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Michael Kraus

2011 To Be Littered With Foreclosures

Thursday, January 6, 2011 - Article by: Michael Kraus - Total Mortgage - Message

This upcoming year is probably not going to be very successful for the housing market. There are many reasons for this conclusion. In a post yesterday I discussed what I see as an unavoidable decrease in home values in the next 12 months. This post, I would like to talk about what seems to be becoming another inevidibility this year: a rise in the number of foreclosures.

According to data provider RealtyTrac, foreclosure activity was down in November. There were 262,000 foreclosure notices issued, which is down 21 percent from the month before and down 14% from the same time in 2009. Believe it or not, this was the first time in almost two years that foreclosure notices dropped below 300,000. At first glance, this low number seems like good news. However, the steep decline can be directly attributed to foreclosure moratoriums issued by large-scale mortgage professionals because of the terribly unorganized paperwork that ended in the robo-signing disaster that is yet unresolved. The decrease in the amount of foreclosed houses in reality could be considered a temporary escape from the inevitable for many families who are stuck in sub-par economic situations.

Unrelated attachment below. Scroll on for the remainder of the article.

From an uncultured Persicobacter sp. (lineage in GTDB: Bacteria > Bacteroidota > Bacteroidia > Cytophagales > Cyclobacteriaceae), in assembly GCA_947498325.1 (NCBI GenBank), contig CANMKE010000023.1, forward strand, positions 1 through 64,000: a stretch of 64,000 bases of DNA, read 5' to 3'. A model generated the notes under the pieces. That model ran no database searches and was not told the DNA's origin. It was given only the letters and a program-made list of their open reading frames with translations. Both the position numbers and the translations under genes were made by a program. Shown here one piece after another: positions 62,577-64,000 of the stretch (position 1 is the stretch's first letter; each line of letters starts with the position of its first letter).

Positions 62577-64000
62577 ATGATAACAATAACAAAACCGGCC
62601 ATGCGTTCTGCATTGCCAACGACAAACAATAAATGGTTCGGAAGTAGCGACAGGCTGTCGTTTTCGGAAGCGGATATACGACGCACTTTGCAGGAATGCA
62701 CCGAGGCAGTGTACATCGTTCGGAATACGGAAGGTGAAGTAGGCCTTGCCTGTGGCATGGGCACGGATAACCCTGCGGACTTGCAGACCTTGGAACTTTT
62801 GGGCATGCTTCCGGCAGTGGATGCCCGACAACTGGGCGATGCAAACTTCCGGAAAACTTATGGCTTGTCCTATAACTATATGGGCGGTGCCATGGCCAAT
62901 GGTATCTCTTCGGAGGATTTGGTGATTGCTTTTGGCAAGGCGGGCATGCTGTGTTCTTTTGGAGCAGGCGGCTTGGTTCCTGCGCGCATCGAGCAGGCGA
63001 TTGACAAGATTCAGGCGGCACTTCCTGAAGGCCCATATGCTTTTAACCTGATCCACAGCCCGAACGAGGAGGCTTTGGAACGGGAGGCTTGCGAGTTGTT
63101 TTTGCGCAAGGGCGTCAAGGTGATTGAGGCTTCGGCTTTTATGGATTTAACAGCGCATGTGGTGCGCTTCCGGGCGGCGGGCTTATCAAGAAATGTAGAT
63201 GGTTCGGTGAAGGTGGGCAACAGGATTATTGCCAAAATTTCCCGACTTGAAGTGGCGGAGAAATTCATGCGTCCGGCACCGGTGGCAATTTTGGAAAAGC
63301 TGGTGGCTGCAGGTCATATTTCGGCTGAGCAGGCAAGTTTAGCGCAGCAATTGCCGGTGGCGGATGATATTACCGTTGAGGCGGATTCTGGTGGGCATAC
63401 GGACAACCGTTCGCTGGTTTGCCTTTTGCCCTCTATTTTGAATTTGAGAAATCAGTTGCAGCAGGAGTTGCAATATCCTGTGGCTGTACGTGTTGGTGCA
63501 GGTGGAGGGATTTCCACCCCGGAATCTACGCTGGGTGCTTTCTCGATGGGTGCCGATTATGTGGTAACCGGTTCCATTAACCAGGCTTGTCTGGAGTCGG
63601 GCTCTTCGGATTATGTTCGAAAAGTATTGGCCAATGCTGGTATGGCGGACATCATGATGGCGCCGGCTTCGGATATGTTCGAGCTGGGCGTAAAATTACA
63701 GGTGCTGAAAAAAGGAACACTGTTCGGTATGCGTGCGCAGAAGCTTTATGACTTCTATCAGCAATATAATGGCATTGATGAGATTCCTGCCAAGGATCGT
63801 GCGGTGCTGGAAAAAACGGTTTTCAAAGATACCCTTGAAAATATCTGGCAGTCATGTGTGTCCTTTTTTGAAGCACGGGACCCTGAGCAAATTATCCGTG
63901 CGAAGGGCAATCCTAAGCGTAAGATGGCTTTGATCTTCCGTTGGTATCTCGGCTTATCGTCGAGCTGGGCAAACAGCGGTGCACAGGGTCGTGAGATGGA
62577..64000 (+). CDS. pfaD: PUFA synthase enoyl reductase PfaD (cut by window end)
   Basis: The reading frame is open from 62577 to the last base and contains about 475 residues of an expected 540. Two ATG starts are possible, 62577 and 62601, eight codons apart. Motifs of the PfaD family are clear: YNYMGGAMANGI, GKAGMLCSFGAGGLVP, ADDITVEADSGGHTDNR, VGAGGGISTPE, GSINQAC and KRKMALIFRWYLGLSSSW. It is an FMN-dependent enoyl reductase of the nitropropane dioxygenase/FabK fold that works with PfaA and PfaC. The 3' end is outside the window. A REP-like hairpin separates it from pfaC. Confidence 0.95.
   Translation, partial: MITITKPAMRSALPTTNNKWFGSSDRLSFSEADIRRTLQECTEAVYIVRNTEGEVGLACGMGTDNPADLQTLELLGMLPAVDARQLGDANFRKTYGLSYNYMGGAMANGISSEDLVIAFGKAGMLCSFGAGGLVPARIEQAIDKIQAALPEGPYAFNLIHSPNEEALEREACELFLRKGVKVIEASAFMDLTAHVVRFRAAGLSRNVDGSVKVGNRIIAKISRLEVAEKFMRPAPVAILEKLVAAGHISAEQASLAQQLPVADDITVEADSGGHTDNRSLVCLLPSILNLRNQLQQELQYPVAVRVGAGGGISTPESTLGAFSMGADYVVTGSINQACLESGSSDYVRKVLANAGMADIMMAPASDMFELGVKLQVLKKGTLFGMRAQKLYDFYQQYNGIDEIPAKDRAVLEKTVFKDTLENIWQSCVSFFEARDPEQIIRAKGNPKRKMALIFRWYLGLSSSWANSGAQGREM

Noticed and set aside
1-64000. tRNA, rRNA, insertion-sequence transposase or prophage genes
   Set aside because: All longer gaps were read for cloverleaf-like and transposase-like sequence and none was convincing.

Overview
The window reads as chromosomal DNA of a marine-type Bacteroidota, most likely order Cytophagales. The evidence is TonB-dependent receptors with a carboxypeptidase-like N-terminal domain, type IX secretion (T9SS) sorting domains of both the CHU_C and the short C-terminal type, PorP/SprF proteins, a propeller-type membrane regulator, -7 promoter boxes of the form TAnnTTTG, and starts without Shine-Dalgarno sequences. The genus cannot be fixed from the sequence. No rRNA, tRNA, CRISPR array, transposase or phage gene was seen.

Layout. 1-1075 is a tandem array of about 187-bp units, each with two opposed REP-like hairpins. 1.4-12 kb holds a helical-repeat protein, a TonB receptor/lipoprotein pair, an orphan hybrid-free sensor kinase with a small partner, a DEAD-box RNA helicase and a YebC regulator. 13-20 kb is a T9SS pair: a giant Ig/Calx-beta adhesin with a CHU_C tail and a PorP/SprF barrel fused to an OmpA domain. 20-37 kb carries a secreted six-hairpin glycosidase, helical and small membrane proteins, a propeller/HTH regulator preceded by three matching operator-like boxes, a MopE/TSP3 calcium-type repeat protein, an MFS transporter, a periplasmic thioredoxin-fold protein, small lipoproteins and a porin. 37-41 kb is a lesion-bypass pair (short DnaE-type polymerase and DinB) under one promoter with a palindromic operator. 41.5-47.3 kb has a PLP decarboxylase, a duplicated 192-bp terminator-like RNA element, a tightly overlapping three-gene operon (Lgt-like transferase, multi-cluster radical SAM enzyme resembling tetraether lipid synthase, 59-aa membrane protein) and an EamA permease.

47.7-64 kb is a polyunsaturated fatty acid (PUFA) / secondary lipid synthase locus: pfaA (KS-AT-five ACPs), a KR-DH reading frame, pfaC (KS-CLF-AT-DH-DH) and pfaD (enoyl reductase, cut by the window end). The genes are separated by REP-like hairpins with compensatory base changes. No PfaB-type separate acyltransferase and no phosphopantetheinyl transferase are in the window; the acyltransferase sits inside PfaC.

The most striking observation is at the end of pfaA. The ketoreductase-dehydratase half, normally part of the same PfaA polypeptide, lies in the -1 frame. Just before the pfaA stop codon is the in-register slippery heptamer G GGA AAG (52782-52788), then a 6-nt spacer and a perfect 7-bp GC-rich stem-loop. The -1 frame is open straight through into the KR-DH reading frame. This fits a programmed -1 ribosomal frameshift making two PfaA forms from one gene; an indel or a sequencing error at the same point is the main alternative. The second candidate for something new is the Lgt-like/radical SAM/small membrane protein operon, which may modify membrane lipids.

Senior VP of RealityTrac, Rick Sharga stated:

"In the first quarter, we really anticipate seeing a pretty rapid acceleration of foreclosure proceedings as everybody catches up."

Many, if not all the lenders that temporarily halted their foreclosures have since "evaluated" their processes and paperwork and appear to be set to resume foreclosures. According to a December 15th Reuters article, Bank of America plans to increase foreclosure filings in 2011. Said Barbara Dosoer, President of Bank of America's home loans division:

"We feel comfortable with the results we're getting, so starting in January you will see a ramp-up [in foreclosures]."

The government's programs in place to prevent foreclosures aren't helping either. In particular, the Home Affordable Modification Program (HAMP) federal government's primary program attempting to prevent foreclosures, has been constantly criticize by the press and by government watchdogs such as the Congressional Oversight Panel for being generally "ineffective". The redefault rate on HAMP modified loans is currently at 21 percent, moreover, the United States Treasury itself postulates that the rate could potentially rise to 40% or more when everything is settled. See Entire Article.

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